Although midazolam is a frequently used sedative in neonatal intensive care units, its use in preterm neonates has been off-label. Recently, a new dosing advice for midazolam for sedation on intensive care units has been included in the label (0.03 mg/[kg·h] for preterm neonates <32 weeks and 0.06 mg/[kg·h] for neonates >32 weeks). Concentration-time data of a prospective multicenter study (29 patients, median gestational age 26.7 [range 24.0-31.1 weeks]) were combined with previously published data (26 patients, median gestational age 28.1 [range 26.3-33.6 weeks]), and a population pharmacokinetic model describing the maturation of midazolam pharmacokinetics was developed in NONMEM 7.3. Clearance was 73.7 mL/h for a neonate weighing 1.1 kg and changed nonlinearly with body weight (exponent 1.69). Volume of distribution increased linearly with body weight and was 1.03 L for a neonate weighing 1.1 kg. Simulations of the newly registered dosing show considerable differences in steady-state concentrations in preterm neonates. To reach similar steady-state concentrations of 400 µg/mL (±100 µg/mL), a dose of 0.03 mg/(kg·h) is adequate for neonates 1 kg and 2 kg but would have to be reduced to 0.02 mg/(kg·h) (−33%) in neonates <1 kg and increased to 0.04 mg/(kg·h) (+33%) in neonates weighing >2 kg and 2.5 kg. The impact of the observed differences in exposure is difficult to assess because no target concentrations have yet been defined for midazolam, but the current analysis shows that one should be cautious in giving dosage advice based on historical data with a lack of reliable pharmacokinetic and effect data.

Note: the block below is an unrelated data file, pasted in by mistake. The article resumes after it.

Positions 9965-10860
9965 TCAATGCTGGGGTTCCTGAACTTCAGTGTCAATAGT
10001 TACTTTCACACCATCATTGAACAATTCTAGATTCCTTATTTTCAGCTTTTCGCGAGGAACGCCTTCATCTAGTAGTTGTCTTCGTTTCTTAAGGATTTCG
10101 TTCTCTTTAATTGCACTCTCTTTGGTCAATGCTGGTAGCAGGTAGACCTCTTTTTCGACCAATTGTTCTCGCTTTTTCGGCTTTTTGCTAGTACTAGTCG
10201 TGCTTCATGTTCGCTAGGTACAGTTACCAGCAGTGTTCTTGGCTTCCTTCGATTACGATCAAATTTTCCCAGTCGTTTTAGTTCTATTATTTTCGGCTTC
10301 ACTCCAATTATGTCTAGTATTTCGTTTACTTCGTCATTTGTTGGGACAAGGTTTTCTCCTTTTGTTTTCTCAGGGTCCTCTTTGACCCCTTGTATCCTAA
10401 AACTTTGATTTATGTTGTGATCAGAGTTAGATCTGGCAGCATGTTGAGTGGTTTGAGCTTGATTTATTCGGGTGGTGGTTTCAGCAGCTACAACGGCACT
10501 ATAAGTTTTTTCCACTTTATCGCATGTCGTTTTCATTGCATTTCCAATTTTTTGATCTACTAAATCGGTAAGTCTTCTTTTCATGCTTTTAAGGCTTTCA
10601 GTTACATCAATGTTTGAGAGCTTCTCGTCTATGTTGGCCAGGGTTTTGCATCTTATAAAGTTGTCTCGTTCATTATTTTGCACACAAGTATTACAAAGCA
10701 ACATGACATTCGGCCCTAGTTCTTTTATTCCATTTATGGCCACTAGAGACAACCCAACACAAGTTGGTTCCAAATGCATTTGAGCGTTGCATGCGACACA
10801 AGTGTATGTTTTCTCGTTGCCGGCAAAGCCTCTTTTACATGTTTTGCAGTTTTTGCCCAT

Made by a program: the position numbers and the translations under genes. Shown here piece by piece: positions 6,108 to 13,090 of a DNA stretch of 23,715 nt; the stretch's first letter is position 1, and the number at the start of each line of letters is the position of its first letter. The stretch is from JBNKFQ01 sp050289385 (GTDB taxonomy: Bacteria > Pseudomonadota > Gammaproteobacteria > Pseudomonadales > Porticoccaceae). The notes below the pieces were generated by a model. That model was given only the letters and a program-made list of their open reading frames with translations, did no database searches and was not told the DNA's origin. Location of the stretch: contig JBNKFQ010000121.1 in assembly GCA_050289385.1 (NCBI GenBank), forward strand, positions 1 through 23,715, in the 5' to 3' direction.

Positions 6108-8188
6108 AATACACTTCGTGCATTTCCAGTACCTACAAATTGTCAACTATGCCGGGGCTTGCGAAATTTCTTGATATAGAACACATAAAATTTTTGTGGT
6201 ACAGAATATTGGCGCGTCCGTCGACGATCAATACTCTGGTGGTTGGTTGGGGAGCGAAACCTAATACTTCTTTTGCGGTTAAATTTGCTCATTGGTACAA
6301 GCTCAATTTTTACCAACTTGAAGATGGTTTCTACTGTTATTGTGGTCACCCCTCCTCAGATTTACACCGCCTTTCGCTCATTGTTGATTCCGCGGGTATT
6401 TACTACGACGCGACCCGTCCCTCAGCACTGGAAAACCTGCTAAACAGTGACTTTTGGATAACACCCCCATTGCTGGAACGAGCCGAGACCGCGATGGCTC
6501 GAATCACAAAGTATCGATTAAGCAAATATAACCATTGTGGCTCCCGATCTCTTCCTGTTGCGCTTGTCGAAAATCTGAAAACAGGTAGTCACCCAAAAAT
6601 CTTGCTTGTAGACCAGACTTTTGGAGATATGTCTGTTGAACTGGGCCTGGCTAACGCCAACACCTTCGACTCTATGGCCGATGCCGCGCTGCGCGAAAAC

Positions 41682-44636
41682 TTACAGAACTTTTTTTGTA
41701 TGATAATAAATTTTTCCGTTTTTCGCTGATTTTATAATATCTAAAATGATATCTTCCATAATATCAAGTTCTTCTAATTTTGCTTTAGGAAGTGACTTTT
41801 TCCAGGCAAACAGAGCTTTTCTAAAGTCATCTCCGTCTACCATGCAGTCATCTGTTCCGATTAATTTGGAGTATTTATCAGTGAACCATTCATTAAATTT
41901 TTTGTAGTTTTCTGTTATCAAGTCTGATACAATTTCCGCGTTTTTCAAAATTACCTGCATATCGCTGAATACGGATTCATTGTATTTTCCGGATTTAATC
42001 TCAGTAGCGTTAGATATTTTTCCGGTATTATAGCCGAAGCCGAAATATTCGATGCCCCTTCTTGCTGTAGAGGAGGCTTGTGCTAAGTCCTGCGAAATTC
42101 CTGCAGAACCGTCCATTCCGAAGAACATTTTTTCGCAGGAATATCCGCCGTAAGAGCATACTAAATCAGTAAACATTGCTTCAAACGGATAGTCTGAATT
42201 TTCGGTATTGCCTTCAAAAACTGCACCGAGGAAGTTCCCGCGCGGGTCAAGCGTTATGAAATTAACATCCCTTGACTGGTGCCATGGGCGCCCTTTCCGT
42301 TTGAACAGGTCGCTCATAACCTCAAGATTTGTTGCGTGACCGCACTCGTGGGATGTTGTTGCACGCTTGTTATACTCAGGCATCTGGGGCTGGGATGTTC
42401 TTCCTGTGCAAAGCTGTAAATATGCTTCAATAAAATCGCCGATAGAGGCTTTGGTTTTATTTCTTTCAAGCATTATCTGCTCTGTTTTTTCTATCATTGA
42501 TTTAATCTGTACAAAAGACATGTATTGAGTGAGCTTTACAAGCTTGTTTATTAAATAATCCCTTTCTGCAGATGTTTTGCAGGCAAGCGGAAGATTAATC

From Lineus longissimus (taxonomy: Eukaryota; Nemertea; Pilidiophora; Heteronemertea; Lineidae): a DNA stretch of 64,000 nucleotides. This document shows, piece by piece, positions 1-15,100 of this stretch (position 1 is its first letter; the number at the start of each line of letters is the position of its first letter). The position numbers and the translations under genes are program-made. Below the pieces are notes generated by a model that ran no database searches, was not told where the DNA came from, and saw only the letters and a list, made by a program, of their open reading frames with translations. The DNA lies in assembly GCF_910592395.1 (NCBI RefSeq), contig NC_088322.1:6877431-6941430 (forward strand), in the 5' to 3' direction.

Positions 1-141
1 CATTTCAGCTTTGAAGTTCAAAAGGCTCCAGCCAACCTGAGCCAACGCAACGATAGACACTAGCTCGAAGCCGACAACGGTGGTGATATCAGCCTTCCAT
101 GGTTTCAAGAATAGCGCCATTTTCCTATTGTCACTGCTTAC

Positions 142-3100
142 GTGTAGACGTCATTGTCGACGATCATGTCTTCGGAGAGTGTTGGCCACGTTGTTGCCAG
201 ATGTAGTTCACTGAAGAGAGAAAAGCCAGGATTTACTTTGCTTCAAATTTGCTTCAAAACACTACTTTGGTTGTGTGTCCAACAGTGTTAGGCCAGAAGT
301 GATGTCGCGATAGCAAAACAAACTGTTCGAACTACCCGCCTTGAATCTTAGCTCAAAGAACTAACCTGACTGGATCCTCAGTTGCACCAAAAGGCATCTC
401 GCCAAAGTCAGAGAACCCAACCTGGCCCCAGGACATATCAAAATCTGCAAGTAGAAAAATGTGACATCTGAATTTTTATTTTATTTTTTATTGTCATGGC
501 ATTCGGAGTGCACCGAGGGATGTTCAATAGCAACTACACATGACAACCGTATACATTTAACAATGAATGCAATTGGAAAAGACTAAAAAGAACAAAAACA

Additional Metadata
Keywords drug metabolism, fetal medicine, neonatology, pharmacokinetics, pharmacometrics, population pharmacokinetics
Persistent URL dx.doi.org/10.1002/jcph.1429, hdl.handle.net/1765/121032
Journal Journal of Clinical Pharmacology
Citation
Voller, S, Flint, R.B, Beggah, F., Reiss, I.K.M, Andriessen, P, Zimmermann, LJ, … Simons, S.H. (2019). Recently Registered Midazolam Doses for Preterm Neonates Do Not Lead to Equal Exposure: A Population Pharmacokinetic Model. Journal of Clinical Pharmacology, 59(10), 1300–1308. doi:10.1002/jcph.1429